Source: Selwyn Duke
To use a twist on an Archbishop Fulton J. Sheen line, millions of people hate what they think Christianity is. Far fewer people hate what Christianity actually is.
Bringing this to mind, again, is a comment I recently came across from an avowedly “non-religious” mother who was upset that her seven-year-old’s Mormon best friend wouldn’t stop talking to him about Bible stories and Jesus. “I don’t want him to be religious, honestly,” the woman wrote to an advice columnist in April. “I want him to learn that you should be a good person and do the right thing because it’s the right thing to do, not because God will punish you if you don’t.”
This is a common atheist lament, one sometimes expressed even by Christianity’s more intellectual critics, such as the late essayist Christopher Hitchens and biologist Richard Dawkins. Yet it reflects a comic-book understanding of faith.
Here’s reality: religious parents want their children to be good people, too (of course!), “and do the right thing because it’s the right thing to do.” They know that motivation by love of God is the ideal. But the wise among them understand something else as well: fear of God is also necessary.
In fact, something corresponding to the love of God/fear of God model is reflected where many would least expect it: in psychology’s prescriptions. Famed psychologist Erik Erikson, by way of his well known “Stages of Psychosocial Development,” informed that when a child is in a certain early developmental stage, he understands that something is wrong only if he gets punished for it.
This reality may disturb the moderns who’d rather romanticize matters. Yet it’s akin to how very young children can’t understand that an amount of liquid remains the same despite being poured from one size and shape container into one with different dimensions. Certain things are still beyond their immature minds — moral understanding is one of them.
For this reason, the parent/child model must in a way reflect the God/child of God model in that a youngster should ideally love his parents but also fear that he’ll endure their wrath should he misbehave. For what else will keep him in line and prevent him from hurting himself and others until he’s old enough to “do the right thing because it’s the right thing to do”? Moderns’ failure to accept this reality is one reason today’s parenting is often so poor and too many children are woefully uncivilized.
But here’s the point: what do you do with people who, morally stunted and never rising out of those early developmental psychosocial stages, never learn to “do the right thing because it’s the right thing to do” and only respond to fear of consequences? Do you with resignation just accept that they’ll do wrong?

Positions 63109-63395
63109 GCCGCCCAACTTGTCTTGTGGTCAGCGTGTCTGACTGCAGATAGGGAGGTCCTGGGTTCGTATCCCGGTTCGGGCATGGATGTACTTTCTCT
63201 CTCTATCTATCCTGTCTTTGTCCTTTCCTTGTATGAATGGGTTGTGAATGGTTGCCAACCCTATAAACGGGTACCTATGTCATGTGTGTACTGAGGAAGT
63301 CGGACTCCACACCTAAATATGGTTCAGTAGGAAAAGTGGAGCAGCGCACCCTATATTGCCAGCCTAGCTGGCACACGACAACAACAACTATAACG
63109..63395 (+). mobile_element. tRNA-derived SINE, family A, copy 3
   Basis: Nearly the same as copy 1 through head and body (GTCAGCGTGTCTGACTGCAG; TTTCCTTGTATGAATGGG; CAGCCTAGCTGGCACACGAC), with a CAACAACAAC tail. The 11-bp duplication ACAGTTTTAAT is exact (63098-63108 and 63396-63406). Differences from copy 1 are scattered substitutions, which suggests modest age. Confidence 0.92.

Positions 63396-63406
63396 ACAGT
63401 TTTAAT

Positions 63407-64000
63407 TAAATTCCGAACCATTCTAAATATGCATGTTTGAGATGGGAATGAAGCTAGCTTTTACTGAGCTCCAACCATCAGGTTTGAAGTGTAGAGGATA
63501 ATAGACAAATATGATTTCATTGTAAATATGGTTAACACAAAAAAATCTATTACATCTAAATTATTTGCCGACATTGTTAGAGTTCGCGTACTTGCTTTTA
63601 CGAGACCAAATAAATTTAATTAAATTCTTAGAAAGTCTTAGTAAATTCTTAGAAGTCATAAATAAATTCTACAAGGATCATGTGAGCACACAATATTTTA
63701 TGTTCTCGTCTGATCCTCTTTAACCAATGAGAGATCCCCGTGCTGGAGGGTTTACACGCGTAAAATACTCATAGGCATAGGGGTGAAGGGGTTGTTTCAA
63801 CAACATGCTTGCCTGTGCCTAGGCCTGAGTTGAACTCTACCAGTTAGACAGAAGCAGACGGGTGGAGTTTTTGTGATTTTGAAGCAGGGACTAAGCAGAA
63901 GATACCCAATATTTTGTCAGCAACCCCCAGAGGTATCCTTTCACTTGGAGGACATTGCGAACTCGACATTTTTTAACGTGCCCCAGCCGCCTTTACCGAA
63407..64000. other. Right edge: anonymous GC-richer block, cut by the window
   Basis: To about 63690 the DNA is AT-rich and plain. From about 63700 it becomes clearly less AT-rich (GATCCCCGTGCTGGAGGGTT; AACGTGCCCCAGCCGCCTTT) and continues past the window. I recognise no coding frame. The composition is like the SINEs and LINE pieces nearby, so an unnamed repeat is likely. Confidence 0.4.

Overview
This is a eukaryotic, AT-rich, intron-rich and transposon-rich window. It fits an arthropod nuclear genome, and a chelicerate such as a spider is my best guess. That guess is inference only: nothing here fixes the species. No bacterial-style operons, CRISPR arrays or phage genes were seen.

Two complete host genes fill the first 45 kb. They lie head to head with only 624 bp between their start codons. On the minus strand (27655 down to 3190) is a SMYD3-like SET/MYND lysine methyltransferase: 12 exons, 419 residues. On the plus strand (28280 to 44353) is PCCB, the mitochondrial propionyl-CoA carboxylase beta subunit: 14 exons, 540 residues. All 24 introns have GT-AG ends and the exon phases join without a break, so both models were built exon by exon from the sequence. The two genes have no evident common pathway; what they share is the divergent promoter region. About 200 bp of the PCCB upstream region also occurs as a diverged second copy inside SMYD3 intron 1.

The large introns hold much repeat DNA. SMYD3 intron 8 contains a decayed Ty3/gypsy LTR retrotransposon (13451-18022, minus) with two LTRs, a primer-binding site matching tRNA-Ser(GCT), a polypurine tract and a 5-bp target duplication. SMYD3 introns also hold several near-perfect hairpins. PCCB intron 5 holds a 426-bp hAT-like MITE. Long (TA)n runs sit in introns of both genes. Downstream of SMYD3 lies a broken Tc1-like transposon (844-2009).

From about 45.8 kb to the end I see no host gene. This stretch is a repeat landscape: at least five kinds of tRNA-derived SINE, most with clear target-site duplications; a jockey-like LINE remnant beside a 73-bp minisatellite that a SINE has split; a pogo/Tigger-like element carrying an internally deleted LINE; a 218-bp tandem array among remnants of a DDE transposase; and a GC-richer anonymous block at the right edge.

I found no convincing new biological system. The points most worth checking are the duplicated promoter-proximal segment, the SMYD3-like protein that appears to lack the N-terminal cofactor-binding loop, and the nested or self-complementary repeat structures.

Some may now say that this is what the police and judicial system are for, and recalcitrants very well may end up behind bars. But this raises a question: why even have police and a judicial system if we’ll only accept a standard whereby people “do the right thing because it’s the right thing to do”?
How is it that we find fear of God’s wrath unacceptably primitive but instinctively accept fear of government’s wrath as wholly necessary?
Moreover, isn’t it better if the fear-of-God model is firmly in place, and aiding in behavioral control, so we don’t have to resort to police and judicial action nearly as often?
As for Christianity, its critics should know that it recognized the “do the right thing because it’s the right thing to do” ideal ages ago. Good theology holds that there are two types of valid repentance. One, “perfect contrition,” is the ideal and is when you’re sorry for having committed a transgression because you know it’s wrong and you love God. The other, “imperfect contrition,” is when you’re sorry only because you fear punishment.
The latter is accepted because Christians understood what Erickson propounded long before he propounded it: that moral understanding will, like it or not, be beyond a certain population segment. Moreover, even generally “good” people will have “missing pieces” in their moral compasses — that is, many moral principles will be in their hearts so that they’ll genuinely feel bad when violating them. One or two (or more), however, may not be, so that they may know (intellectually) that violating them is wrong but not actually feel bad at all when doing so.
Accepting only perfect contrition would be what’s most unreasonable: accepting only perfection — and perfection is not a thing of this world.
Anyway, observing today’s power-mad politicians, increasingly above the law and having no respect for it, it could occur to one that maybe, just perhaps, their behavior might be a tad better if they believed there was accountability in the next world that no amount of political clout could forestall.
As for Christianity’s critics, know that faith will certainly seem like a snake-handler’s domain when you have a snake-handler’s understanding of it.